Carpenter's incredible surge? MVP worthy

August 15th, 2018

To understand why Matt Carpenter has emerged as the National League's best offensive player and why he's suddenly smack dab in the middle of the NL Most Valuable Player Award conversation in a season that started so poorly, we should begin with the mental side of things.

Is that what this remarkable season is all about? Actually, it's what a lot of seasons are about. Funny how it always comes back to that. What was it Yogi Berra once said?

"Baseball is 90 percent mental. The other half is physical."

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Virtually every baseball player on the planet understands what Yogi meant. In Carpenter's case, that might be the larger message of his entire career, from his final two years at TCU to his earliest days in the Cardinals' organization.

Carpenter was the 399th player taken in the 2009 Draft, a fifth-year senior who endured some injuries and needed some time to understand the importance of conditioning, diet, etc.

Looking back on it, Carpenter might see that being the 399th player taken in that Draft ended up being a good thing. Again, the mental side of it. As his buddy and former teammate , himself an eighth-round pick, put it: "When you're a lower Draft pick, they're looking for a reason to release you. I think Matt and I both thought we came close to being released out of Rookie ball. Whether it's true or not, it's how you feel. You have to overperform everyone else just to stay on the roster. You develop an attitude."

Carpenter had remade his body and his work ethic during his final two years at TCU, and so Rookie ball was a continuation of that change. Pretty much everything he has done since then -- three All-Star appearances, 969 hits and this incredible season -- is a byproduct of that.

Like his college teammate, Phillies ace , Carpenter has developed a routine that is both physical and mental: film study, weightlifting and (in Carpenter's case) hour after hour hitting in indoor cages.

Another point: Carpenter's entire life has been spent around baseball. His dad, Rick, is a legendary and beloved Texas high school baseball coach, and some of Matt's earliest memories are celebrating state championships with his family.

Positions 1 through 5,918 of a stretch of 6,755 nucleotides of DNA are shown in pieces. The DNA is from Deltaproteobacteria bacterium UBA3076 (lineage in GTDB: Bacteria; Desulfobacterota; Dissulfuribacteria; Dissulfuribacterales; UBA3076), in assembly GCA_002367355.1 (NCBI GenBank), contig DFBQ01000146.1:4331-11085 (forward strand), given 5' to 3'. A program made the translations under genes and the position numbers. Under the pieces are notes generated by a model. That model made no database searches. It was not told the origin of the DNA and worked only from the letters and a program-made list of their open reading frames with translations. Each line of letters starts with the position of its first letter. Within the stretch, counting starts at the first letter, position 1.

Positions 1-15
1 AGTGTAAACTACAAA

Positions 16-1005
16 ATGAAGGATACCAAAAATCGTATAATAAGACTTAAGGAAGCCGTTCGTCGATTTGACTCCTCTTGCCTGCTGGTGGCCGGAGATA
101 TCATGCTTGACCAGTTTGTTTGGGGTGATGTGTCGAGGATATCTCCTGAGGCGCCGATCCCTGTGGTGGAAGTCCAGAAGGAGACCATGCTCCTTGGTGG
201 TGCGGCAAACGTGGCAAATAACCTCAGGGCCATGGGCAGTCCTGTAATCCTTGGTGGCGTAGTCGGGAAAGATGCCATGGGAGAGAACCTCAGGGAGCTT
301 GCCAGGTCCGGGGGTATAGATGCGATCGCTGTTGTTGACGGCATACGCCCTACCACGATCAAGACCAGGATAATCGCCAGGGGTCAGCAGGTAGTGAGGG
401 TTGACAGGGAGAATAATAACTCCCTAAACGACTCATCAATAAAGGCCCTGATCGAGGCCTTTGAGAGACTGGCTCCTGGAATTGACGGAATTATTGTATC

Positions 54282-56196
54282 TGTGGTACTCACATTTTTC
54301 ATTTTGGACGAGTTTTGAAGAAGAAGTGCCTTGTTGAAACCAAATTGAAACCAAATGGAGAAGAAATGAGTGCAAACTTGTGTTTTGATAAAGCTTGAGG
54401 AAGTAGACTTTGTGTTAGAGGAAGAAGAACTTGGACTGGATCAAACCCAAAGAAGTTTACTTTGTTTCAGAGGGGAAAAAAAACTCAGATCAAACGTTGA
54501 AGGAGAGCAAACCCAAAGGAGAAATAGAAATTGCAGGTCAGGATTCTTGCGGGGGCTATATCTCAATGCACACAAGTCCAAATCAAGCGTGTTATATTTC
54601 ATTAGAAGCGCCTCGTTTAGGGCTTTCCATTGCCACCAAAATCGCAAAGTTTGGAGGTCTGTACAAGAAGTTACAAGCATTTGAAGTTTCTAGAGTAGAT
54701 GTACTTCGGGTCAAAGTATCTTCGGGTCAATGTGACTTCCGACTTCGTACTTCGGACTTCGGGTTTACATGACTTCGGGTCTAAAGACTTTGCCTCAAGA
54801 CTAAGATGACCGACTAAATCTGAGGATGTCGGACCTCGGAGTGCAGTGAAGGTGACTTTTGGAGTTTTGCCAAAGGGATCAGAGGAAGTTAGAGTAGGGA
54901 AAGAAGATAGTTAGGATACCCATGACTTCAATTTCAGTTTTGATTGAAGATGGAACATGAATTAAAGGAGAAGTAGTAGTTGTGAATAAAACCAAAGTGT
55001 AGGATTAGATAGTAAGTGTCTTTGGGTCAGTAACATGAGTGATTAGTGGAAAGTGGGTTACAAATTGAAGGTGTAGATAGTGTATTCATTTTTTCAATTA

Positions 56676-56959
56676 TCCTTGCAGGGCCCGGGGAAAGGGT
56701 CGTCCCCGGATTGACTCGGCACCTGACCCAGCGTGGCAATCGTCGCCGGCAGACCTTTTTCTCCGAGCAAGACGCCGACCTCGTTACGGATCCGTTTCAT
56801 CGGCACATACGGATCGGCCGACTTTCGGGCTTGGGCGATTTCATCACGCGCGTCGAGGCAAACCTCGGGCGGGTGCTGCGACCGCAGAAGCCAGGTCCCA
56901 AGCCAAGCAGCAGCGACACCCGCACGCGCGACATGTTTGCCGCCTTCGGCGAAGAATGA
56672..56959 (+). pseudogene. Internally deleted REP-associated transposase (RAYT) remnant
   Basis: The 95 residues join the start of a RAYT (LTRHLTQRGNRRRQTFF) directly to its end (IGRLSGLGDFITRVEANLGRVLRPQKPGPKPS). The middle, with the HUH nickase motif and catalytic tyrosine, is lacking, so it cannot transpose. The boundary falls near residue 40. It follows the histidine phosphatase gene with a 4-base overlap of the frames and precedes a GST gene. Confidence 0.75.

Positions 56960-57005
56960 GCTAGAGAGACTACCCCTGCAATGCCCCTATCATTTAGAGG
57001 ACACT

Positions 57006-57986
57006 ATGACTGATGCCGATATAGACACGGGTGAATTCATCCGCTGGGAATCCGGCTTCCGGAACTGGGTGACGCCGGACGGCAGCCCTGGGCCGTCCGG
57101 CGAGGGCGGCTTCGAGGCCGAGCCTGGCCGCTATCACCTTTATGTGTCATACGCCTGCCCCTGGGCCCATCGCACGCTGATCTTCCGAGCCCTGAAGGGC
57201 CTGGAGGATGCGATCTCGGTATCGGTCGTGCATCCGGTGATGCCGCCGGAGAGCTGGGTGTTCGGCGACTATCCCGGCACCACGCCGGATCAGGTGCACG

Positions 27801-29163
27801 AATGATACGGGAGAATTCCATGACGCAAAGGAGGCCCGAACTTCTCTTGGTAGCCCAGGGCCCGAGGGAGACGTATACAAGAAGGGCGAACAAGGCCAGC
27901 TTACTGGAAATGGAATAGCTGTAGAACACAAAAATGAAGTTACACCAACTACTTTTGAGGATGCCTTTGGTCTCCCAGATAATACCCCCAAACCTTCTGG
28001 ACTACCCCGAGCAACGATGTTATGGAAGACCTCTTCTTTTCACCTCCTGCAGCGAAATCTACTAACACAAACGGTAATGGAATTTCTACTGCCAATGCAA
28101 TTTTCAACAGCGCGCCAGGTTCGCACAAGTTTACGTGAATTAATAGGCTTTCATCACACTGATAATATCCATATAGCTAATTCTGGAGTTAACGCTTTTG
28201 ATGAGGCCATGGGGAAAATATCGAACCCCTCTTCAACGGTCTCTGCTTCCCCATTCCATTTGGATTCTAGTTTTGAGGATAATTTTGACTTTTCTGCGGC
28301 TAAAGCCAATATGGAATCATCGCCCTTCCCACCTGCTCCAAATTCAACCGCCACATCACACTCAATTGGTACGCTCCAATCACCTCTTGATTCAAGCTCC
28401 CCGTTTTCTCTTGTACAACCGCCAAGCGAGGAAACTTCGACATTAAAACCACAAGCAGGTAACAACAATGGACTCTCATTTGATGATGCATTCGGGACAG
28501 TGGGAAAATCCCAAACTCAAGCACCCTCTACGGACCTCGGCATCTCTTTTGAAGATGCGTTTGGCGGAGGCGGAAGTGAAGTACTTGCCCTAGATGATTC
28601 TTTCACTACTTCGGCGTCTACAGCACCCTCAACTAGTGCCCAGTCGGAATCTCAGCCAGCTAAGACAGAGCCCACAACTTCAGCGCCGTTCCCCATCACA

Matt, 32, needed all the support he could get for a season like this one, which was unlike anything he'd ever experienced early on. He was lost. What else is there to say about a .140 batting average and a .286 OBP on May 15?

This from a player who had been one of the NL's best players in his first six seasons, averaging 37 doubles, 16 home run and a .378 OBP (and a .840 OPS).

Around that time in May, Carpenter asked the Cards' analytics group to see if they could help him get back on track. Here's what they told him:

"You're fine."

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How's that for advice? They showed Carpenter that he was pretty much the same player he'd always been, that he'd hit into some bad luck, that his hard-hit contact rate and other quantifiables suggested a turnaround was inevitable.

So Carpenter changed nothing. He went back to his usual routine with the confidence that there would be a return to normalcy.

"I'm not really making it up when I said I never really panicked in May when I was struggling," Carpenter told reporters recently. "I felt like I was close. I knew I was going to turn it around."

Heading into Tuesday's game, Carptener's numbers since May 16 are the stuff of a video game. Sample size? Plenty large enough. He has 100 hits in the Cardinals' past 79 games. In that stretch, Carpenter is hitting .332 with 27 doubles, 30 home runs and 52 walks. Also: a .433 OBP and a 1.154 OPS. From a season that started with six of the toughest weeks he has had, here are the categories he's now leading the NL:

• 33 home runs

• .598 slugging percentage

• 160 wRC+

• 5.1 Wins Above Replacement

• .409 wOBA

"I couldn't imagine the stretch that I'm putting together," Carpenter said. "It's uncharted territory for me. I couldn't have guessed this. But it's been fun."

The NL MVP Award race is wide open, with cases to be made for Freddie Freeman, , , , and Carpenter. For Carpenter to even be in this conversation after how this season started is incredible on its own.

"Clearly, he's a special player, a special guy," Cards interim manager Mike Shildt said. "I'm just happy to see him get the fruits of his labor."

Carpenter's candidacy could get a boost from being part of a team that's playing its best in the stretch run, having won 10 of 12 games to get within five games of first place in the NL Central and within two games of the NL's second Wild Card berth.

As MLB.com's Jenifer Langosch reported, before Carpenter's 33rd home run on Monday -- a three-run shot in the bottom of the eighth inning that turned a 4-3 deficit against the Nationals into a 6-4 lead -- Cardinals shortstop turned to teammate and said:

"This is Carp's MVP moment right here."

The Cards won, 7-6, on DeJong's walk-off homer in the bottom of the ninth. Carpenter could have another one or two before it's over.